International scouting reports for 2021 Queen Elizabeth II Challenge Cup
Irish 1000 Guineas (G1) winner Empress Josephine is the best of the trio of Europeans set for Saturday’s Queen Elizabeth II Challenge Cup (G1) at Keeneland. We’ll give a quick update on her before examining the stateside debutantes – fellow Irish invader Nicest and progressive British shipper Cloudy Dawn.
As discussed in her scouting report for the First Lady (G1), the Aidan O’Brien filly appeared to be returning to form upon her arrival at Keeneland. Empress Josephine followed through on her hint by rallying for third to First Lady pacesetter Blowout. Given a lovely ground-saving ride by John Velazquez, she tipped out and did her best work late to cut the deficit to a length.
Empress Josephine is taking a page from the playbook of another Ballydoyle alumna, Together. A closing second in the 2011 First Lady versus elders, that Galileo filly wheeled back a week later to beat fellow sophomores in the QEII Challenge Cup.
With the addition of blinkers, and an extra furlong, Empress Josephine promises to perform at least as well on her quick turnaround. Her summer races had been well spaced after a busy spring, so she should remain fresh at this stage.
Although untested beyond Group 3 level, Cloudy Dawn brings a consistent record and an upwardly mobile profile for in-form trainer William Haggas.
Bred by the partnership of George Strawbridge and James Wigan’s London Thoroughbred Services, Cloudy Dawn races for Wigan. She is a daughter of Kodiac and the Pivotal mare In the Mist, making her a half-sister to French stakes scorer Iromea. In the Mist is herself a half-sister to Group 1-winning miler Grey Lilas, the dam of dual French classic victress Golden Lilac.
Cloudy Dawn got up to win in her sole juvenile appearance at Haydock, despite totally fluffing the start and racing greenly in the six-furlong maiden. The gray was off a beat slow in her May 8 comeback in a Lingfield novice, but soon recovered and bounded 5 1/2 lengths clear as the 1-4 favorite. Cloudy Dawn justified favoritism again in her next step up the ladder in a June 1 Yarmouth handicap, where she had to work a bit harder to beat males under joint top weight of 133 pounds.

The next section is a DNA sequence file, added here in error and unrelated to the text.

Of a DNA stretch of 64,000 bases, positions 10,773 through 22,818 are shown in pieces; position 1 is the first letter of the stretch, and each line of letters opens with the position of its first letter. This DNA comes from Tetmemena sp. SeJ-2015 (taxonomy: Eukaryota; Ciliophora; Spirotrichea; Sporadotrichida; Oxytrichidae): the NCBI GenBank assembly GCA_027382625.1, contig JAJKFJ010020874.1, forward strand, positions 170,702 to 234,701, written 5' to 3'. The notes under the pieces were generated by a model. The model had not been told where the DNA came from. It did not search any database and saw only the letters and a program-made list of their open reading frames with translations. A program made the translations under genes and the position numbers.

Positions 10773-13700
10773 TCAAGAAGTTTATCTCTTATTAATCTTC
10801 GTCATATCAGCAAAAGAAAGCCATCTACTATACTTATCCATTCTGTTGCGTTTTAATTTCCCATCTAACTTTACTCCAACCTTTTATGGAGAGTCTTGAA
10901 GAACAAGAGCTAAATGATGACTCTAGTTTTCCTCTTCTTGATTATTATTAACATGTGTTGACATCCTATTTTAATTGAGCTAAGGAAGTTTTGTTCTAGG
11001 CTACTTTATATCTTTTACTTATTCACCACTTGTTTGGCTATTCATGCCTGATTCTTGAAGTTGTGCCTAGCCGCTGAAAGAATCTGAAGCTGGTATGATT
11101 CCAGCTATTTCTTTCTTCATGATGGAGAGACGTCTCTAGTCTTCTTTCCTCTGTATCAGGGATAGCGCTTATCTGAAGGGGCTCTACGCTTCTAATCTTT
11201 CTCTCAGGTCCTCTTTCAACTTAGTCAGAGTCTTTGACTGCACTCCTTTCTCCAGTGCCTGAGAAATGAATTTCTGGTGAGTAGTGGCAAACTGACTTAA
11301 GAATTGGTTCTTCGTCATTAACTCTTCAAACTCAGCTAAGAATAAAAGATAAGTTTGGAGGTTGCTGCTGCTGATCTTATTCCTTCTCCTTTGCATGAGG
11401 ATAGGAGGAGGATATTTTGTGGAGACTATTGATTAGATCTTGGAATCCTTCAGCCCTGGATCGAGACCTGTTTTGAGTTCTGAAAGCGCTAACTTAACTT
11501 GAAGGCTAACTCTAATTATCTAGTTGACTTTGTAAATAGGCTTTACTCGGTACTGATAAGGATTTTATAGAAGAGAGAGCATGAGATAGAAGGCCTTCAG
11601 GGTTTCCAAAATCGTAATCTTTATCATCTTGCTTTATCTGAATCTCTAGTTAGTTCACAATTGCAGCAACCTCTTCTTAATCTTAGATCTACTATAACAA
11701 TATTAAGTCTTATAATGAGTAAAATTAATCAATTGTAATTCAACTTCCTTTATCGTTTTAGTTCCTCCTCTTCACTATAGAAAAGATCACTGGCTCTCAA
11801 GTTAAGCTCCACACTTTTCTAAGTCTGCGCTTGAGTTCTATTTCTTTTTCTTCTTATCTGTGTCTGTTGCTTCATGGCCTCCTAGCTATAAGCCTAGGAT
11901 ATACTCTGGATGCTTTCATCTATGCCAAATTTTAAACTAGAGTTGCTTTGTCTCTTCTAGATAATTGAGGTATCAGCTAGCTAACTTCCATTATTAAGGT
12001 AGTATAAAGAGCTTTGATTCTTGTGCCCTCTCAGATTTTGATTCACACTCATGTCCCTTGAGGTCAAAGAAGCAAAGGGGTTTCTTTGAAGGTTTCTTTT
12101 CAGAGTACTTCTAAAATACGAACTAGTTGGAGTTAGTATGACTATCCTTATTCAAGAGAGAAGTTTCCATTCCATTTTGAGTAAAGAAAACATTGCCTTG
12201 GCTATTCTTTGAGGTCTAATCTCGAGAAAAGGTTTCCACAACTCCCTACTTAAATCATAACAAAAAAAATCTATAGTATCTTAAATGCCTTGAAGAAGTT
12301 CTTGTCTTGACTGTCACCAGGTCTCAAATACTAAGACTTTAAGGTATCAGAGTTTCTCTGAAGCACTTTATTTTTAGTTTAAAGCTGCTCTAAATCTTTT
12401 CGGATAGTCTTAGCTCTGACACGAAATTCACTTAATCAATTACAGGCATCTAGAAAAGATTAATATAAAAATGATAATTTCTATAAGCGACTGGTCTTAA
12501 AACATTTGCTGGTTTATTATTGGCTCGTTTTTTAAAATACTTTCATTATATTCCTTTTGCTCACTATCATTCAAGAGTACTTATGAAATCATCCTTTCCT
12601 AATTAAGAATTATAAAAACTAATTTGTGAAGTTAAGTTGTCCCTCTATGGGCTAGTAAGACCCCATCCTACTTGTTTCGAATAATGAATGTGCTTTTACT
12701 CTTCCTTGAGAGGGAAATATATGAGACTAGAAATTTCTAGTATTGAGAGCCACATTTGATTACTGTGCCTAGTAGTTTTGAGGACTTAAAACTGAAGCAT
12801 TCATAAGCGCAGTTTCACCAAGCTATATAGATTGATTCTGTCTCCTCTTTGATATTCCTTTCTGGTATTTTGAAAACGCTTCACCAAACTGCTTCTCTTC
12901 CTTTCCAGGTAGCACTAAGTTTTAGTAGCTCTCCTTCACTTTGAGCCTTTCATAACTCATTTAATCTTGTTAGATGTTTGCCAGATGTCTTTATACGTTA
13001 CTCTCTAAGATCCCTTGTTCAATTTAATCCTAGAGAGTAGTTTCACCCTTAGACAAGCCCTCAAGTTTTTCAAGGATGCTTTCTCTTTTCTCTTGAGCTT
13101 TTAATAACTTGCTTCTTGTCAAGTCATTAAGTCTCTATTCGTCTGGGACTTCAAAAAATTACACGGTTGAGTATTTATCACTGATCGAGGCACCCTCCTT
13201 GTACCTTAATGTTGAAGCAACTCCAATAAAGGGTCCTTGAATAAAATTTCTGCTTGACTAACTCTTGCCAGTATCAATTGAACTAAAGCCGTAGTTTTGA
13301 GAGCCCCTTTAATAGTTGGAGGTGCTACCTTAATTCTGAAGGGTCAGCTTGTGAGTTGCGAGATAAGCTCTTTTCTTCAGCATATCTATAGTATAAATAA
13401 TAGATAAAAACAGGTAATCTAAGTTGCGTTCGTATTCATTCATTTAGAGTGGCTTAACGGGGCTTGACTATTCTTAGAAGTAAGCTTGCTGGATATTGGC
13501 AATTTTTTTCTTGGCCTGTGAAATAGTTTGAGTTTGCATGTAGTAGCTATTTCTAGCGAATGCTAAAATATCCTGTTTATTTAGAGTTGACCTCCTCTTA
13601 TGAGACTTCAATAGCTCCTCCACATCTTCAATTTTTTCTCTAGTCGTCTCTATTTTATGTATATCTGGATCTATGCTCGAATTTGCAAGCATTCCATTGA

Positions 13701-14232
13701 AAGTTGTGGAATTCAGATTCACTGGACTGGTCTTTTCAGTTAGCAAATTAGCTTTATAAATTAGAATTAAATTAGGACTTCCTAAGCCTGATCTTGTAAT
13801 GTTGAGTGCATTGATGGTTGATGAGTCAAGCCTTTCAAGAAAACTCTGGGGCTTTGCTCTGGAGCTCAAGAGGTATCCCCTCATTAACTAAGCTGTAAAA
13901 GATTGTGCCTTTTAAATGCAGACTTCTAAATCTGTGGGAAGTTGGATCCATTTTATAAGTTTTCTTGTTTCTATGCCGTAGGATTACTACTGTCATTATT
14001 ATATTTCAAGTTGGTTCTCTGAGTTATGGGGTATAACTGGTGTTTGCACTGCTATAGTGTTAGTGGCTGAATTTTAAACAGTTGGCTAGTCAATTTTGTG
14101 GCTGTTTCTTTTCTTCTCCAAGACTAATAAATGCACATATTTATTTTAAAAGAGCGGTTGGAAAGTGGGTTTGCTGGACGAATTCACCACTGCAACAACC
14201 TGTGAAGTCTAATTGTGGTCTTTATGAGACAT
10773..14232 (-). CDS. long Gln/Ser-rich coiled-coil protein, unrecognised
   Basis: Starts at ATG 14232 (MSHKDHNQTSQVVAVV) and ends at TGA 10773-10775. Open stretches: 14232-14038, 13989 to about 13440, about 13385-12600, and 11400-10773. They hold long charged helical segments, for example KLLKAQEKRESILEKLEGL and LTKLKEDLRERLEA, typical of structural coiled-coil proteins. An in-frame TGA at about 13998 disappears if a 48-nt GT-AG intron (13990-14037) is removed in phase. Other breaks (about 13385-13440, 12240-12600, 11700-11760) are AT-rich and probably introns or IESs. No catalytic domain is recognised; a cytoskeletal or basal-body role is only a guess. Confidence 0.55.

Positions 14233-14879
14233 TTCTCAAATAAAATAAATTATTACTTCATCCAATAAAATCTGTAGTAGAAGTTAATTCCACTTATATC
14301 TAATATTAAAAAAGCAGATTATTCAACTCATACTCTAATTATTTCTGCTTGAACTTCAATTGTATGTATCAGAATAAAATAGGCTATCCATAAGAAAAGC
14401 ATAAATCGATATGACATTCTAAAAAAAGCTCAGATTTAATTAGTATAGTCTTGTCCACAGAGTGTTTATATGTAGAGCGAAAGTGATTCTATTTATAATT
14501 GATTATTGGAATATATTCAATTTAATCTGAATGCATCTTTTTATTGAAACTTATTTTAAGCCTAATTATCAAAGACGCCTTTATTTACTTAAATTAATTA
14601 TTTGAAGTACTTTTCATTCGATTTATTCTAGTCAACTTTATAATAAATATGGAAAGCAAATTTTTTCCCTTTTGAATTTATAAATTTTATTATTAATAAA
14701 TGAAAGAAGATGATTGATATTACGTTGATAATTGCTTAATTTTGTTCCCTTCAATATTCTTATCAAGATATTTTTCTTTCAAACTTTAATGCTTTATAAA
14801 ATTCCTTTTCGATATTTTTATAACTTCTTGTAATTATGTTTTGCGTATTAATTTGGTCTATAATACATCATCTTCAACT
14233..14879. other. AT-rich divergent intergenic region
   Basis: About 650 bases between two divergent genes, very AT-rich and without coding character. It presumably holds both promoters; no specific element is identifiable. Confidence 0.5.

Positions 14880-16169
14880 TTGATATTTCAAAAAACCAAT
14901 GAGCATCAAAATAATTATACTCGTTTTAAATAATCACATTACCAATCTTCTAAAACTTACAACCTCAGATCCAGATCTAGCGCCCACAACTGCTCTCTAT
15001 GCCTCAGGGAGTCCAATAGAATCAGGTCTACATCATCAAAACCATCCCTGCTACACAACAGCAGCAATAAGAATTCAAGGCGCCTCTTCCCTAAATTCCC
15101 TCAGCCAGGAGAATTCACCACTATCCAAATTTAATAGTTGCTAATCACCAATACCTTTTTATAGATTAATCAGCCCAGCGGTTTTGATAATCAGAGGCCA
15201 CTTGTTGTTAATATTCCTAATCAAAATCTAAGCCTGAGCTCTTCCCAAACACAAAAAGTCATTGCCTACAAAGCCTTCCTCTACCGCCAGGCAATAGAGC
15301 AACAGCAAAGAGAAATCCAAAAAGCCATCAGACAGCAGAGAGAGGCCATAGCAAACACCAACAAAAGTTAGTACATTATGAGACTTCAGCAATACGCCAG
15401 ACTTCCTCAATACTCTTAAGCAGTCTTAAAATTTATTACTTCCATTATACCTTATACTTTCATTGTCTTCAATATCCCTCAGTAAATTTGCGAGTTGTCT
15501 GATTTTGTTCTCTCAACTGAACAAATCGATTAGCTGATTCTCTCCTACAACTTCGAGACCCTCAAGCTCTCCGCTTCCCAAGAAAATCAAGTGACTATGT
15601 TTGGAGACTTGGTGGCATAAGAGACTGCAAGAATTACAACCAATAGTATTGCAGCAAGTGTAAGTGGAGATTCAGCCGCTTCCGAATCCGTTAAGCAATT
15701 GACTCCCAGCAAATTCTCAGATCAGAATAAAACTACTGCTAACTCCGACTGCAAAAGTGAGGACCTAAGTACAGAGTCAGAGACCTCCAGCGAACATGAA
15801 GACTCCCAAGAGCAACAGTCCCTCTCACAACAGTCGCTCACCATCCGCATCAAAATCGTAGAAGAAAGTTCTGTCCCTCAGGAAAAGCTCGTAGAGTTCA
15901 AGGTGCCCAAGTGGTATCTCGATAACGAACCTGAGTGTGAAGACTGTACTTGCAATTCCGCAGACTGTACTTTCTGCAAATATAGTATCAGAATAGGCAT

Up to listed stakes company for the June 23 Eternal S. at Carlisle, Cloudy Dawn sustained her first loss. The 15-8 favorite showed a fine attitude to keep plugging away for third without ever threatening to get closer.
Cloudy Dawn went to Deauville in pursuit of further black-type. In the about seven-furlong Prix Amandine on very soft going, she settled in a stalking role, lost her position as though possibly hitting a flat spot, then came again to take third. The winner, Irish shipper Loch Lein, went on to finish third in the Fairy Bridge (G3) (to Breeders’ Cup candidate Pearls Galore) and Sceptre (G3). Fourth-placer See the Rose had been competing in several notable events, including a close fifth in the French 1000 Guineas (G1).
Trying a metric mile in the Aug. 14 Prix de Lieurey (G3) proved the winning formula. Reserved in third early, Cloudy Dawn rolled up to engage odds-on favorite Just Beautiful turning for home, and the two dueled down the stretch. Cloudy Dawn wore down Just Beautiful by a half-length, the pair pulling clear of the rest. As a pointer to how much Cloudy Dawn had improved since her previous Deauville sortie, she emphatically reversed form with the Amandine runner-up, Pamouschana, who was a well-beaten third here.